For many years, Nickelodeon slime has actually can be found in contact with stars, artists, and professional athletes here in the world– and quickly, it will reach astronauts in deep space.

According to a news release released previously this month, the green compound will be provided to the International Spaceport station to promote STEM-related interest in primary and intermediate school trainees though academic videos and digital material.

Team members will carry out experiments “to trigger an interest in microgravity research study and assistance trainees find out about STEM subjects such as fluid circulation and products engineering,” according to journalism release. The experiments will expose the impacts of microgravity on slime, which is a non-Newtonian fluid– a product that can alter its viscosity or resistance to circulation.

The slime, together with 5,500 other experiments and products, will be aboard the SpaceX Falcon 9, which is set to go for 6: 24 pm ET on Wednesday from Cape Canaveral Flying Force Station in Florida. It will be the SpaceX’s 18 th freight resupply objective to the spaceport station for NASA so far.

“We’re going to slime a number of astronauts and put it through a couple presentations,” Andrew Machles, a vice president of public affairs at Viacom, which owns Nickelodeon, informed CNN

Learn More: Here’s what Nickelodeon slime is made from– according to ‘Double Dare’ host Marc Summers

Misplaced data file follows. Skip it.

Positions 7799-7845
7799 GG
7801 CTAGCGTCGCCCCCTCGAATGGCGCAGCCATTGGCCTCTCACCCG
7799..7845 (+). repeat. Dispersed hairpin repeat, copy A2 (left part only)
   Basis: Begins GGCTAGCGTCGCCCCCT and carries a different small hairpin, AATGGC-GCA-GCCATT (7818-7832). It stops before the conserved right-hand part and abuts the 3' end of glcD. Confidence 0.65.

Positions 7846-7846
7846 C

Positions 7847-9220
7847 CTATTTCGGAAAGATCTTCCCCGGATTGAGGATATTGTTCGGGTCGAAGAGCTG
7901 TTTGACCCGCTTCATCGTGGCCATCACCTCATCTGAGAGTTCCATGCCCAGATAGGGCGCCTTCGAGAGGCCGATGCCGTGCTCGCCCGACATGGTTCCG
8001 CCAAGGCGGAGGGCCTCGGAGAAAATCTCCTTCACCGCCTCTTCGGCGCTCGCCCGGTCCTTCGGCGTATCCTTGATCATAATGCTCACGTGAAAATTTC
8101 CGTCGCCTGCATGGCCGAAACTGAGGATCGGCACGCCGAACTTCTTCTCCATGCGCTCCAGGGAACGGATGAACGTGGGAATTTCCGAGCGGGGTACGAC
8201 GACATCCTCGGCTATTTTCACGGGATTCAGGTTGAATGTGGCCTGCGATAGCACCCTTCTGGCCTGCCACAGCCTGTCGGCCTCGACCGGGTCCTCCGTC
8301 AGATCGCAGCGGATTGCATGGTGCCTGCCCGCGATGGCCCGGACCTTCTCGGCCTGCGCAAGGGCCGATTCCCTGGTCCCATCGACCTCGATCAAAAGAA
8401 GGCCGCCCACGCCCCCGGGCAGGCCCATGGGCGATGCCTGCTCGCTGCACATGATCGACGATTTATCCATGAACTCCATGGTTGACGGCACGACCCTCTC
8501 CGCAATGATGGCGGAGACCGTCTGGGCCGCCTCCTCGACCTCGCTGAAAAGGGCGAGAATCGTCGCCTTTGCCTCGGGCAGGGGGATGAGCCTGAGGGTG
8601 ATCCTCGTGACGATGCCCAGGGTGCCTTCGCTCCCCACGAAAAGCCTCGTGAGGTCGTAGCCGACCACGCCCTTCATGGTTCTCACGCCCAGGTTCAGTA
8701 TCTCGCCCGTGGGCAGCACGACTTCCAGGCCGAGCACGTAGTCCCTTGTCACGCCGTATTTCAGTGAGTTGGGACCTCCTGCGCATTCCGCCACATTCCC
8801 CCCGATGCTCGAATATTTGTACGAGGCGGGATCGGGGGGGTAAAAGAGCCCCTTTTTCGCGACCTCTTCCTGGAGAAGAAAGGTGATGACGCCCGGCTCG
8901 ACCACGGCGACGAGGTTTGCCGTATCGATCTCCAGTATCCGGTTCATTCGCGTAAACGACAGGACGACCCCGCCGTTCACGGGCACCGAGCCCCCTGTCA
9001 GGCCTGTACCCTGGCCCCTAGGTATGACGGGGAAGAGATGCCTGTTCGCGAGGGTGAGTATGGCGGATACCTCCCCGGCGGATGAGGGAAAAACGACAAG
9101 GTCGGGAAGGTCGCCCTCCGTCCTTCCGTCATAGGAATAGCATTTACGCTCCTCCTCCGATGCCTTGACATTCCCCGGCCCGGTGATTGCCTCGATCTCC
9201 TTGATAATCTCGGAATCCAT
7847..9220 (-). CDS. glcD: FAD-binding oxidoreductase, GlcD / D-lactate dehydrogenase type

The academic material might be revealed as quickly as September by means of Nickelodeon’s tv and online streaming, Machles stated.

While the Falcon 9 will bring other clinical experiments on board, such as cell cultures, microbial developments, and laboratory rats, the rocket has another not likely guest: an Adidas soccer ball.

“Observing and determining the movement of soccer balls in microgravity enhances understanding of the basic habits of free-flying items,” NASA informed CNN. “This might add to much better style and usage of free-flying items such as little robotics in spacecraft.”

ISS team members will examine the aerodynamics of free-flying soccer balls in microgravity by determining “the spin speed, wobble, and spin axis of balls with various shapes and textures and compare the information to Earth-based experiments,” according to journalism release.

“Existing aerodynamic research study on soccer balls utilizes wind tunnel experiments to connect aerodynamic forces and surface area attributes,” journalism release mentioned. “With microgravity, a few of the physical restrictions of wind tunnel experiments are gotten rid of, offering the chance for brand-new information to complete the spaces in understanding of round aerodynamics.”